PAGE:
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Quebec police cadets subject to 'suitability' testing

Recruits practice drills at the Ecole nationale de police du Quebec in Nicolet, Que.

Christinne Muschi/christinne muschi The Globe and Mail

The aspiring police officers can pass their physicals and answer the ABCs of taking down a criminal suspect - but can they demonstrate they're not sexists or bullies?

In a bid to meet the demands for a kinder, more professional police officer, Quebec's police academy has introduced a psychological test designed to weed out problem candidates before they get a badge and gun.

The test is intended not just to catch "wackos" itching to be in uniform, as one expert said; it's meant to suss out anyone with the potential for unseemly conduct.

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"We want to detect behaviour that's unprofessional, candidates who might use excessive force, those who show sexist or racist attitudes," said Pierre Saint-Antoine, a spokesman for the École nationale de police in Nicolet, Que.

All major Canadian police forces use some kind of psychological screening for cadets. In Quebec, where would-be officers attend training school before they can get hired, the new testing goes further by statistically predicting the likelihood of trouble down the road, according to the police academy.



We're not just looking for people with high IQs, but people with a capacity for emotional intelligence, which is the heavy tendency nowadays in police services. Jean-Guy Gagnon, deputy chief of the Montreal police






This year, applicants to the academy sat down to respond to 455 statements: The public shouldn't know too much about a police officer's private life. It's wrong to lie to a suspect, even when it doesn't violate any rules. I never drive over the speed limit.

Their answers were designed to predict the likelihood of anything from poor interpersonal skills to the potential for excessive force. Another test, also introduced this year, evaluated their judgment under stress. All told, about 40 candidates flunked, out of 870 applicants, and were rejected.

The police academy brought in the evaluations after complaints from Quebec police forces that, even after 15 weeks in the academy and three years of college-level police technology courses that are mandatory in Quebec, some young graduates had troublesome traits that no amount of training would change.





The tests reflect a challenge for law-enforcement agencies as they look for ways to evaluate recruits on more than brawn and good grades, experts say.

"You can have a very bright wacko who can run 8k in nothing flat - but there's no assessment of his suitability [to become an officer]" said Jim Anderson, a former police officer and chairman of the police technology program at John Abbott College near Montreal. "So this is a really good step, and it's high time."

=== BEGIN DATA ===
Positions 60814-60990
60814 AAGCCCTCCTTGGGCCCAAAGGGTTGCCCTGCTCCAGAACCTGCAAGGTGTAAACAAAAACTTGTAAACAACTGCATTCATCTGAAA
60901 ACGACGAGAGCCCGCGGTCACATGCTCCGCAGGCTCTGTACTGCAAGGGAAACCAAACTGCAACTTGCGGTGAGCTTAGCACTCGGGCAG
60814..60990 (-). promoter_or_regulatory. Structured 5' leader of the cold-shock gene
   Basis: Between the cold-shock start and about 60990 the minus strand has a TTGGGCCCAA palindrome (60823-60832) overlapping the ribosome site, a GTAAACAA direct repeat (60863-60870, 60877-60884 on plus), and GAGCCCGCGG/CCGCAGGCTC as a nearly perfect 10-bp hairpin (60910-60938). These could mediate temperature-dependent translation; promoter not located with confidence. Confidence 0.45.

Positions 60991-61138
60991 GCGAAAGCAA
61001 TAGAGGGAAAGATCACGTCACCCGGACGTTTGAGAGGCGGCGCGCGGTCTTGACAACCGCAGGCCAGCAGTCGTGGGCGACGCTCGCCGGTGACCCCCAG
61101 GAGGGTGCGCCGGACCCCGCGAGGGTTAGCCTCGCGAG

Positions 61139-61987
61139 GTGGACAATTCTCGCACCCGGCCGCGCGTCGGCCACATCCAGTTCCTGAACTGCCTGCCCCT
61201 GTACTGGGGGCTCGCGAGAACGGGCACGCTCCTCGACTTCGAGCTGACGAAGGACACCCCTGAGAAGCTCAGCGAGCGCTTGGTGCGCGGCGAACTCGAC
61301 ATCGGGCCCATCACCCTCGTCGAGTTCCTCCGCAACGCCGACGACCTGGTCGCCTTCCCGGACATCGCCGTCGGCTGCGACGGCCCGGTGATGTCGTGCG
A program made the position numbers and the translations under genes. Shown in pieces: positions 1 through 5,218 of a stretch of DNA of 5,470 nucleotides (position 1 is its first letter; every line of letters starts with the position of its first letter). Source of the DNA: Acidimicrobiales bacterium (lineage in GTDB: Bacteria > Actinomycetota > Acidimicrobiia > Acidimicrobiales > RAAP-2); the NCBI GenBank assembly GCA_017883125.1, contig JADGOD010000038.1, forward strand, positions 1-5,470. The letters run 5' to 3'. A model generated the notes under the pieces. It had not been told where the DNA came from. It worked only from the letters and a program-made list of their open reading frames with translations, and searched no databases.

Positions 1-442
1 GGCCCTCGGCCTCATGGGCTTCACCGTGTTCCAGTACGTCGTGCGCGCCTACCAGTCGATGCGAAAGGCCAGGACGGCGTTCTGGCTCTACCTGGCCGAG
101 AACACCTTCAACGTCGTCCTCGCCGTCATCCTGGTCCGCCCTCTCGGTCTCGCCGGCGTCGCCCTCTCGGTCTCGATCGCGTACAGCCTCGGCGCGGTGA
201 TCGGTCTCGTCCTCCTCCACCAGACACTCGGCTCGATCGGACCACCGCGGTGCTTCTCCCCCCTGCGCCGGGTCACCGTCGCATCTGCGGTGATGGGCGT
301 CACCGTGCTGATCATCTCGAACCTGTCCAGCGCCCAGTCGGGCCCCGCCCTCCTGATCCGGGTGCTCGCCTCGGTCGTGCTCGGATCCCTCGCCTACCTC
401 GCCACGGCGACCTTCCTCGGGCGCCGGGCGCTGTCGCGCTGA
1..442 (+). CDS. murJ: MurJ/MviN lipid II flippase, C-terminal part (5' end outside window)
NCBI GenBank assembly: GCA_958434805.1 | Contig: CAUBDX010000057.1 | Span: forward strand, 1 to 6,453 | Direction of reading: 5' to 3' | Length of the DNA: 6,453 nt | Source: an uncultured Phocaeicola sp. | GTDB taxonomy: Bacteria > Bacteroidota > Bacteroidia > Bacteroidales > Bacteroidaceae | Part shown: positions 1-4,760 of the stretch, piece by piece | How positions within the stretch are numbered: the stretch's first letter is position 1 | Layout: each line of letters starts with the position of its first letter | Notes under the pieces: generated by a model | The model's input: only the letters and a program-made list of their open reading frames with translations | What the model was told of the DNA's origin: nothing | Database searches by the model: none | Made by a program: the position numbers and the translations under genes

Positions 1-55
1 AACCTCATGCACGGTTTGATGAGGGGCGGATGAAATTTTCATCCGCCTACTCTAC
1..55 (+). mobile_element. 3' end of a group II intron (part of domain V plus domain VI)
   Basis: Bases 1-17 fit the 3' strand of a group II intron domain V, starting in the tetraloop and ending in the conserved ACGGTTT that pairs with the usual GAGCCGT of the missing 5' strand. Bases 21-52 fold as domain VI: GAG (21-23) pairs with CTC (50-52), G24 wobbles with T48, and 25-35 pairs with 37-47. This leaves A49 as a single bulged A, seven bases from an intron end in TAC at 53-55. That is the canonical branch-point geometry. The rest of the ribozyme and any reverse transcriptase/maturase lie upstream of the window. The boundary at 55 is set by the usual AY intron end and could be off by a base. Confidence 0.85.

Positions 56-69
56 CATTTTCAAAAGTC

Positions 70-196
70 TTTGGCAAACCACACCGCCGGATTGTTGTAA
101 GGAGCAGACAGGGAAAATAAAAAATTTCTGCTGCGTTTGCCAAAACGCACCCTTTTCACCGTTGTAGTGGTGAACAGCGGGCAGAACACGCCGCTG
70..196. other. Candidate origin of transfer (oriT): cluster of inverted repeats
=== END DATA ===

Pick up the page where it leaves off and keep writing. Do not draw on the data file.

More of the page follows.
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The psychological test at Nicolet, known as M-Pulse, is being used by 800 police forces in the United States and tested by several police departments in Canada. The Ontario Provincial Police are evaluating it.

It comes as Canadian police forces face growing pressure to respond to ethnic diversity, and adopt a less brass-knuckles approach to policing.

"We're not just looking for people with high IQs, but people with a capacity for emotional intelligence, which is the heavy tendency nowadays in police services," said Jean-Guy Gagnon, deputy chief of the Montreal police. (A new chief, Marc Parent, was sworn in on Monday.)

Dorothy Cotton, a correctional psychologist in Kingston, Ont. and expert on police psychology, says the test reflects shifts in police work in Canada.

"When you look at traditional policing, it's very much an almost paramilitary kind of culture. Police pretty well only spoke to other police, they didn't really interact with the public," she said. "The world has changed. Policing and public safety now is much more a community activity."

The stakes for good psychological evaluations are high, she said, "because at the end of the day, these are guys who carry guns."

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About the Author

Ingrid Peritz has been a Montreal-based correspondent for The Globe and Mail since 1998. Her reporting on the plight of Canadians suffering from the damaging effects of the drug thalidomide helped victims obtain federal compensation and earned The Globe and Mail a National Newspaper Award, Canadian Journalism Foundation award, and the Michener Award for public service. More

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